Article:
A Pulitzer Prize-winning historian presents a comparative analysis of September 11 and the subsequent War on Terror with Pearl Harbor and World War II, addressing institutional failures of intelligence and imagination and the driving forces behind Pan-Asian and Pan-Islam movements. Reprint. A National Book Award Finalist.
31 Days that Changed America and Saved the World
Author: Craig Shirley
Publisher: Thomas Nelson
In the days before the attack on Pearl Harbor, eyes in America were focused on the war in Europe or distracted by the elevated mood sweeping the country in the final days of the Great Depression. But when planes dropped out of a clear blue sky and bombed the American naval base and aerial targets in Hawaii, all of that changed. December 1941 takes readers into the moment-by-moment ordeal of a nation waking to war. Best-selling author Craig Shirley celebrates the American spirit while reconstructing the events that called it to shine with rare and piercing light. By turns nostalgic and critical, he puts readers on the ground in the stir and the thick of the action. Relying on daily news reports from around the country and recently declassified government papers, Shirley sheds light on the crucial diplomatic exchanges leading up to the attack, the policies on internment of Japanese living in the U.S. after the assault, and the near-total overhaul of the U.S. economy for war. Shirley paints a compelling portrait of pre-war American culture: the fashion, the celebrities, the pastimes. And his portrait of America at war is just as vivid: heroism, self-sacrifice, mass military enlistments, national unity and resolve, and the prodigious talents of Hollywood and Tin Pan Alley aimed at the Axis Powers, as well as the more troubling price-controls and rationing, federal economic takeover, and censorship. Featuring colorful personalities such as Franklin Roosevelt, Winston Churchill, U.S. Secretary of State Cordell Hull, and General Douglas MacArthur, December 1941 highlights a period of profound change in American government, foreign and domestic policy, law, economics, and business, chronicling the developments day by day through that singular and momentous month. December 1941 features surprising revelations, amusing anecdotes, and heart-wrenching stories, and also explores the unique religious and spiritual dimension of a culture under assault on the eve of Christmas. Before the attack on Pearl Harbor, the closest thing to war for the Americans was uncoordinated, mediocre war games in South Carolina. Less than thirty days later, by the end of December 1941, the nation was involved in a pitched battle for the preservation of its very way of life, a battle that would forever change the nation and the world.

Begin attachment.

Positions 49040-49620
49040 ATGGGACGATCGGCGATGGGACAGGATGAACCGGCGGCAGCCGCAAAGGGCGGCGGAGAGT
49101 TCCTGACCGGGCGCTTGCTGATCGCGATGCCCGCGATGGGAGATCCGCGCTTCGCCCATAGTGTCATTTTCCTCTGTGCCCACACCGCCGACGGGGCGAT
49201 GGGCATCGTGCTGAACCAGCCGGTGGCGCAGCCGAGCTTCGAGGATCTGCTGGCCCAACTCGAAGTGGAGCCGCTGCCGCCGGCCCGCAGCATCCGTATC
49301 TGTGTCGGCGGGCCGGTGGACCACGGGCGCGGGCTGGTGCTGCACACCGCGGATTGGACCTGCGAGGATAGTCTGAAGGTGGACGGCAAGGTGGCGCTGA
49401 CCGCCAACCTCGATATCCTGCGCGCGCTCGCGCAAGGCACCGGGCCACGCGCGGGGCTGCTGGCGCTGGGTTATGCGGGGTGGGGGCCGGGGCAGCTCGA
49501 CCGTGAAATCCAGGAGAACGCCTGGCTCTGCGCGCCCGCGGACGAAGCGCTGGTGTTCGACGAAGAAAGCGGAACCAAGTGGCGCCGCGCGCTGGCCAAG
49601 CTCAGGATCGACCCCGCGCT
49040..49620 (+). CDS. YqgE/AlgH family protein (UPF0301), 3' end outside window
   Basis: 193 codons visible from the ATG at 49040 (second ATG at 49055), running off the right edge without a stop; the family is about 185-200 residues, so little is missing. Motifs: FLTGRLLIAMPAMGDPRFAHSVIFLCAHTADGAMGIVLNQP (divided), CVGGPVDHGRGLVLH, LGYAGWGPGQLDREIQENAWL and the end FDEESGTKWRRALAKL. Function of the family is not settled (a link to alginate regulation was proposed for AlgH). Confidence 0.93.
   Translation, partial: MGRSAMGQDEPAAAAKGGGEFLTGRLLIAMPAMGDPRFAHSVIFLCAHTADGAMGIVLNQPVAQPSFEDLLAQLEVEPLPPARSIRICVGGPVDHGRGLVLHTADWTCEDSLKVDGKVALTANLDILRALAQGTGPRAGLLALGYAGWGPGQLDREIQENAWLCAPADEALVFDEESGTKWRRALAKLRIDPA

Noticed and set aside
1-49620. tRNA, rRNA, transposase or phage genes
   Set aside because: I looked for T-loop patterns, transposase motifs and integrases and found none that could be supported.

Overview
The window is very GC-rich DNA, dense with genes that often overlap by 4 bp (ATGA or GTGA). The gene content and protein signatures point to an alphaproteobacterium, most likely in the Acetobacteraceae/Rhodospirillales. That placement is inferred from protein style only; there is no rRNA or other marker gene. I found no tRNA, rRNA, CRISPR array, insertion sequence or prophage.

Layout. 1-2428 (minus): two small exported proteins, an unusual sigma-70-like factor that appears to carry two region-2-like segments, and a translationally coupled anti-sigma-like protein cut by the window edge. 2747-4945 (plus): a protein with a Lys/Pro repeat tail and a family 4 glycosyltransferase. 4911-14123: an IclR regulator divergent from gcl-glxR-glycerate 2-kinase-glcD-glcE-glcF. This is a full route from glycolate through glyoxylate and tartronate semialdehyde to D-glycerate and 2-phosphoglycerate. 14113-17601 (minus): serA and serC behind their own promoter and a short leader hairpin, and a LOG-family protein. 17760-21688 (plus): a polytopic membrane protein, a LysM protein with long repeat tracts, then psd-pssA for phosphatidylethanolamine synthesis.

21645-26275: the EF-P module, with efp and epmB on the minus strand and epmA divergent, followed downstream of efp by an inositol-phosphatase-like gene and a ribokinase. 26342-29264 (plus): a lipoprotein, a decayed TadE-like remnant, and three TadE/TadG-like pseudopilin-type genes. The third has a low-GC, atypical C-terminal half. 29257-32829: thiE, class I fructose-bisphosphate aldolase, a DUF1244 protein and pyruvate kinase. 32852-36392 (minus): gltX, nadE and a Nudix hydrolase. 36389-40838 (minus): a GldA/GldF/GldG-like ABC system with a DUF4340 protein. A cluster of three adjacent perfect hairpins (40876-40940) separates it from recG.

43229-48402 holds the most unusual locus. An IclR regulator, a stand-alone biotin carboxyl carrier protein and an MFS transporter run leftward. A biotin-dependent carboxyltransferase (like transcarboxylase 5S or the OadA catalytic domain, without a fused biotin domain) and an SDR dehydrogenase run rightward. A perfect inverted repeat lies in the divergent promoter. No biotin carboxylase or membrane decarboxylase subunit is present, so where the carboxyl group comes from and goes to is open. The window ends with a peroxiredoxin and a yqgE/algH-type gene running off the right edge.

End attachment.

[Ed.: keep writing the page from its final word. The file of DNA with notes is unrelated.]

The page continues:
The Untold Story of the American Women Code Breakers of World War II
Author: Liza Mundy
Publisher: Hachette Books
The award-winning New York Times bestseller about the American women who secretly served as codebreakers during World War II--a "prodigiously researched and engrossing" (New York Times) book that "shines a light on a hidden chapter of American history" (Denver Post). Recruited by the U.S. Army and Navy from small towns and elite colleges, more than ten thousand women served as codebreakers during World War II. While their brothers and boyfriends took up arms, these women moved to Washington and learned the meticulous work of code-breaking. Their efforts shortened the war, saved countless lives, and gave them access to careers previously denied to them. A strict vow of secrecy nearly erased their efforts from history; now, through dazzling research and interviews with surviving code girls, bestselling author Liza Mundy brings to life this riveting and vital story of American courage, service, and scientific accomplishment.
The Untold Story of Pearl Harbor
Author: Gordon William Prange,Donald M. Goldstein,Katherine V. Dillon
Records the planning and execution of the Japanese attack on Pearl Harbor, and looks at what it reveals about American leadership
How a Soviet Mole in FDR's White House Triggered Pearl Harbor
Author: John Koster
Publisher: Simon and Schuster
Americans have long debated the cause of the December 7, 1941 bombing of Pearl Harbor. Many have argued that the attack was a brilliant Japanese military coup, or a failure of U.S. intelligence agencies, or even a conspiracy of the Roosevelt administration. But despite the attention historians have paid to the bombing of Pearl Harbor, the truth about that fateful day has remained a mystery—until now. In Operation Snow: How a Soviet Mole in FDR’s White House Triggered Pearl Harbor, author John Koster uses recently declassified evidence and never-before-translated documents to tell the real story of the day that FDR memorably declared would live in infamy, forever. Operation Snow shows how Joseph Stalin and the KGB used a vast network of double-agents and communist sympathizers—most notably, Harry Dexter White—to lead Japan into war against the United States, demonstrating incontestable Soviet involvement behind the bombing of Pearl Harbor. A thrilling tale of espionage, mystery and war, Operation Snow will forever change the way we think about Pearl Harbor and World War II.